Subjects were run in two sessions per day at the beginning of the experiment. At the beginning of the session, subjects were given three magazine training sessions during which 40 reinforcers were delivered on a 1-min FT schedule. The US employed was 0.25 ml of a 10% sucrose solution. US delivery was indicated by the presentation of three clicks from a clicker device (3/sec), accompanied by three simultaneous flashes of the stimulus light. Subjects then began Pavlovian conditioning. Each daily session consisted of 40 CS-US pairings (VT-90s). At the beginning of each trial, the lever located to the right of the food receptacle was extended and remained extended for 4 sec. At the end of the 4 sec period the lever was retracted, and simultaneously, a reinforcer was delivered. The topography of the Pavlovian conditioned response included lever-CS directed approach followed by grasping and gnawing of the lever, recorded as lever-presses when such behavior resulted in the closing of the lever’s microswitch (SIGN-CR). Presses were recorded but the occurrence of a lever-press did not affect reinforcer presentation. The total number of SIGN-CRs during stimulus presentation was recorded by the computer. Total number of head entries into the food receptacle during stimulus presentation (GOAL-CRs) was also recorded. A separate measure, consisting of number of trials during which at least one response occurred, was computed for both SIGN-CRs and GOAL-CRs. After the session subjects were returned to their home cages and fed.
The first two sessions employed a CS-US interval of 4 sec. During the third, a 6 sec interval was employed, and during the fourth session, the interval was lengthened to 8 sec and remained at 8 sec throughout the rest of the experiment. Sessions were run twice a day until the eighth session and thereafter, where only one session was run per day. 15 min before the ninth, tenth, eleventh, and twelfth sessions, subjects were given an injection of saline in order to acclimate them to the injection procedure. After injection, subjects were placed in the chamber for 15 minutes before the procedure began; however, the procedure was otherwise identical to before. Thereafter, subjects were given twelve additional sessions of testing. Every other day, the subjects were given an injection of AMP (0.25, 0.5, 1.0, 1.5 or 2.0 mg/kg) or saline (injection volume of 1 ml/kg for all injections) and placed in the chamber for 15 minutes before the session began. Drug sessions were otherwise identical to initial training. Each day of AMP or saline administration was followed by a day of training but no injections, so that all injections were separated by at least 48 hours. The order of the treatments was different for each subject, administered in a Latin-square design.
Because it was possible that AMP might increase locomotion generally and total number of head entries specifically (which then might bias GOAL-CR and UR measures), a head-entry per second measure was computed for CS, US, and ITI periods (during the 8 sec CS presentation, during the 7.6 sec US presentation, and during the remaining time in the session). If AMP merely increased total number of head entries without specifically increasing GOAL-CRs, we should see ITI, GOAL-CR, and UR measures all increase. However, if AMP specifically increased GOAL-CRs and not head entries during ITI, the ITI measure should not be significantly different with different doses of AMP, while the GOAL-CR measure should be significant greater with increasing doses of AMP.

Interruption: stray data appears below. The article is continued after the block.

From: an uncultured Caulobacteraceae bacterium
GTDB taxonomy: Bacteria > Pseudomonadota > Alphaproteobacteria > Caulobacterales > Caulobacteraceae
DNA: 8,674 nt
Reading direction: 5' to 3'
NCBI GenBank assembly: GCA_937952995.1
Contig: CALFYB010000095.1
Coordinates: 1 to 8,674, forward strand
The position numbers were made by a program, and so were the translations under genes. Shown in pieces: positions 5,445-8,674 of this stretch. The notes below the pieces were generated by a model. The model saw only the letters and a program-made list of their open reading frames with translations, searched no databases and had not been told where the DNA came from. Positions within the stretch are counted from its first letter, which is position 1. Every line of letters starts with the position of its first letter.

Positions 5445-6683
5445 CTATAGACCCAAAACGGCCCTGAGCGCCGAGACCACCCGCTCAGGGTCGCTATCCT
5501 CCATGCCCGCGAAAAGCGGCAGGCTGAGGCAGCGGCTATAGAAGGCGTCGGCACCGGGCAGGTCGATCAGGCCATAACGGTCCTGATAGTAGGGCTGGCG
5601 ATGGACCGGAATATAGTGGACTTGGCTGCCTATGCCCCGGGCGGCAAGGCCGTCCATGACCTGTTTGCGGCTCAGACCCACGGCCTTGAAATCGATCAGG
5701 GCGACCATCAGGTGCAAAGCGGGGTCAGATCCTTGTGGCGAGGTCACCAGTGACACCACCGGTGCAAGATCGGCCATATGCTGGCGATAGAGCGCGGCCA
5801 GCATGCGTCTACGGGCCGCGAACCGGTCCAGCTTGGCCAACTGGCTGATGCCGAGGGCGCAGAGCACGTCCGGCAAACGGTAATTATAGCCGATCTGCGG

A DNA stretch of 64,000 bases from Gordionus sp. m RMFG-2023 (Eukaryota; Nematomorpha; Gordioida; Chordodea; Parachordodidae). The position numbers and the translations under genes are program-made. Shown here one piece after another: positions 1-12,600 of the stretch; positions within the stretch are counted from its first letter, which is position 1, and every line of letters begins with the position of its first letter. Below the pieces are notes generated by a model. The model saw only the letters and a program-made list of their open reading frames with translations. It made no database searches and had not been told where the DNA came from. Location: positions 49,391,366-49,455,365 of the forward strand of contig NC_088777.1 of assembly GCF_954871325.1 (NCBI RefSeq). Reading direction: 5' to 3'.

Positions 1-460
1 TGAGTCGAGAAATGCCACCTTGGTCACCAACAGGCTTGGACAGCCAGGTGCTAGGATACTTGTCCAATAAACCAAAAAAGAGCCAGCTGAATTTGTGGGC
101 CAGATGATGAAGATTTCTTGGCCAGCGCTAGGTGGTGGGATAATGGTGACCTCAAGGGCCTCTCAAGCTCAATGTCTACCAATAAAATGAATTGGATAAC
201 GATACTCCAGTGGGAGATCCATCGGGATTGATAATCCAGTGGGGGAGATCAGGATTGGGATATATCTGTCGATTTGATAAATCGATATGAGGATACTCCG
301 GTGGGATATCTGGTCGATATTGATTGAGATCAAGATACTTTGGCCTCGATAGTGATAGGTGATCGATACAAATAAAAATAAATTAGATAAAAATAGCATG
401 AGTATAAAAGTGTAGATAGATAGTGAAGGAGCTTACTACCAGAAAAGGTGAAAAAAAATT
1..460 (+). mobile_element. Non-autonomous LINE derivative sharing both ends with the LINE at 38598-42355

It was found that the effects of AMP were in the opposite direction than predicted, with SIGN-CRs decreasing rather than increasing, and with GOAL-CRs increasing rather than decreasing. shows number of responses for both kinds of conditioned approach behavior. Within-subjects ANOVA indicated a significant effect of dose for number of SIGN-CR, F(5,25)=7.34, p<.05, and for number of GOAL-CRs, F(5,25)=2.74, p<.05. A within-subjects LSD procedure comparing the different AMP doses with saline revealed that number of SIGN-CRs was significantly different at doses of 1.0 mg/kg, t(5)=−2.95, p<.05, and 2.0 mg/kg, t(5)= −3.45, p<.05, and that the number of GOAL-CRs was significantly different in at doses of 1.0 mg/kg, t(5)=2.88, p<.05, and 2.0 mg/kg, t(5)=2.24, p<.05. shows number of trials with at least one SIGN-CR or GOAL-CR. Within-subjects ANOVA indicated a significant effect of dose for this measure of SIGN-CR, F(5,25)=12.52, p<.05; however, the F-value for GOAL-CRs just missed significance, F(5,25)=2.57, ns. A within-subjects LSD procedure comparing the different AMP doses with saline revealed that number of trials with at least one SIGN-CRs was significantly different at doses of 1.0 mg/kg, t(5)= −2.34, p<.05, 1.5 mg/kg, t(5)= −2.35, p<.05, and 2.0 mg/kg, t(5)= −3.52, p<.05. Performance on non-drug days was not found to be significantly different than performance seen on saline test days on any measure, suggesting no drug carryover effects on performance.
Figure 1 Effects of five different doses of amphetamine and saline control on SIGN-CR and GOAL-CR behavior. Significant differences between saline and individual amphetamine doses are indicated by *, p<.05. A) Number of responses as a function of dose. (more ...)
shows mean number of head entries per second during ITI, CS, and US, for the six different drug conditions. AMP did not influence number of head entries per second during these different time periods similarly. Number of head entries during ITI did not show a large increase with increasing dose of AMP and actually dropped relative to saline at the 1.0 mg/kg dose (though not significantly). By contrast, number of head entries per second during the CS increased dramatically with increasing doses of AMP, while number of head entries during US showed a similar (though not as dramatic) increase. Within-subjects ANOVA showed a nonsignificant effect of dose on head entries per second during ITI, F(5,25)=.652, ns, a significant effect of dose on head entries per second during CS, F(5, 25)=2.706, p<.05, and a significant effect of dose on head entries per second during US, F(5,25) = 3.725, p<.05. Thus, the increase in head entries seen under AMP was confined to CS and US periods and did not represent a general increase in the number of head entries under drug.